Most stable patients with blunt trauma undergo CT scanning these days. Hopefully, it’s done thoughtfully to optimize the risk/benefit ratio using a well-designed imaging protocol. The majority of these torso imaging protocols call for the use of IV contrast. But as I’ve written before, this can pose risks, especially to the elderly and others who have some degree of renal impairment.

Unfortunately, I occasionally encounter scans done at other hospitals that omit the use of contrast. This usually hinders diagnosis significantly. And it’s usually not clear why this happened, so let’s think about it a bit.

The use of contrast in CT is designed to show blood, or things that are filled with lots of blood. Specifically, a great deal of detail about the blood vessels and solid organs is displayed.

Let’s break it down by type of scan:

  • Chest – we are really only interested in the aorta. The only way to reliably demonstrate an aortic injury is by using contrast. And this is one of those injuries that, if you miss it, the patient is very likely to die from it. Therefore, if you are ordering a chest CT properly, you must add contrast.
  • Abdomen/pelvis – generally, we are looking for solid organ injury, potential mesenteric injuries, and extravasation of blood from organs or soft tissue. Once again, the only way to really see any of these is with contrast enhancement.
  • Vascular – CT is replacing conventional angiography for the investigation of vascular injury in many cases. Obviously, this study is worthless without the contrast.

Bottom line: Pretty much any CT of the chest, blood vessels, or abdomen/pelvis must have IV contrast injected for accurate diagnosis. But what if your patient is old, or is known to have some degree of renal impairment? First, decide if you can wait until a point of care or standard creatinine measurement is done. If you can, use the result to do your own risk/benefit calculation. Is the injury you are worried about potentially life-threatening AND reasonably likely? Are there other less harmful ways to detect it? Then use them. And if you really do need the study in a patient with renal dysfunction, give the contrast, monitor the serum creatinine regularly, and do what you can to optimize and protect their renal function over the next several days.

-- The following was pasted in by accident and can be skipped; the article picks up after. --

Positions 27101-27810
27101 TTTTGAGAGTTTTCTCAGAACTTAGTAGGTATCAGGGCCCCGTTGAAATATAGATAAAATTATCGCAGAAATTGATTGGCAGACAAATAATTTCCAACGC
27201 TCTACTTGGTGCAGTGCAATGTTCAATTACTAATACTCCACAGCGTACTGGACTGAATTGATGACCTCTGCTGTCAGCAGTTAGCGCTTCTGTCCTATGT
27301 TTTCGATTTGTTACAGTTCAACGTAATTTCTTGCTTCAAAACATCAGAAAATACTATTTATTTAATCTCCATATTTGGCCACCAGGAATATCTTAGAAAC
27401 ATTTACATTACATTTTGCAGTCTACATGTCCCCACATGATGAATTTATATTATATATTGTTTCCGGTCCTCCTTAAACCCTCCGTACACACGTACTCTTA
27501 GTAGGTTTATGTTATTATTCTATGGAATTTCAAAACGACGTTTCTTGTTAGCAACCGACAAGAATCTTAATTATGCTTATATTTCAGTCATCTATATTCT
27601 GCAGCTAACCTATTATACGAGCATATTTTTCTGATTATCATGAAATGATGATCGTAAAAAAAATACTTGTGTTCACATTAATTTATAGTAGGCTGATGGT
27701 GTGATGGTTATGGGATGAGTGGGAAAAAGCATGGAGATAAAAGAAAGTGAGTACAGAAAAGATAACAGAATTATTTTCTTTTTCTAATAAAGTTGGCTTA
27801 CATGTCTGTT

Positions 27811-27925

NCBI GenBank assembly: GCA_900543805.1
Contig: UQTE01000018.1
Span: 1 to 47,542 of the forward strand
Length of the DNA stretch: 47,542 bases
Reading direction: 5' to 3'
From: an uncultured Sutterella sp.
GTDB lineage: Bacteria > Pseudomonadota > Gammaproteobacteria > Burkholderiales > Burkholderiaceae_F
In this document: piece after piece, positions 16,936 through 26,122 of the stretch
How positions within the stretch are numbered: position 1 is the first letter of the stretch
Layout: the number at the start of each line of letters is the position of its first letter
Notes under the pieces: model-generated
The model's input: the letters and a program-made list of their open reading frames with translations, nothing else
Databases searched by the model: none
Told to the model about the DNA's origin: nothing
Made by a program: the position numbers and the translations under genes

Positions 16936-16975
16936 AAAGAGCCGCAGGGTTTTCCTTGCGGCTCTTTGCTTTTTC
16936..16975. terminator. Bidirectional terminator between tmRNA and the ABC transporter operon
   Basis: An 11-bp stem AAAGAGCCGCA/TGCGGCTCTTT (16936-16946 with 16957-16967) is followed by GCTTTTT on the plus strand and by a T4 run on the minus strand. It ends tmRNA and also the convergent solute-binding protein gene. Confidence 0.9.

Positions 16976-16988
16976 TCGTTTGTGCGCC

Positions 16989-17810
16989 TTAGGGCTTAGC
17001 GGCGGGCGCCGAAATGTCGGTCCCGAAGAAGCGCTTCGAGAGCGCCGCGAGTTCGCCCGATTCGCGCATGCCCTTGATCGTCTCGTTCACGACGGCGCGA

Once Again: Leg Fasciotomy With Less Than Two Incisions

It seems like this topic keeps on coming up! This is the second article I’ve seen this year that describes a variation on the single-incision leg fasciotomy. In the classic two-incision approach, the lateral incision gives access to the anterior and lateral compartments, and the medial incision to the posterior and deep posterior. See below.

The more “standard” single-incision approaches either go through (i.e. removes part of) or around, the fibula. In the diagram below, the arrows point to the access points into the anterior, lateral, posterior and deep posterior from top to bottom.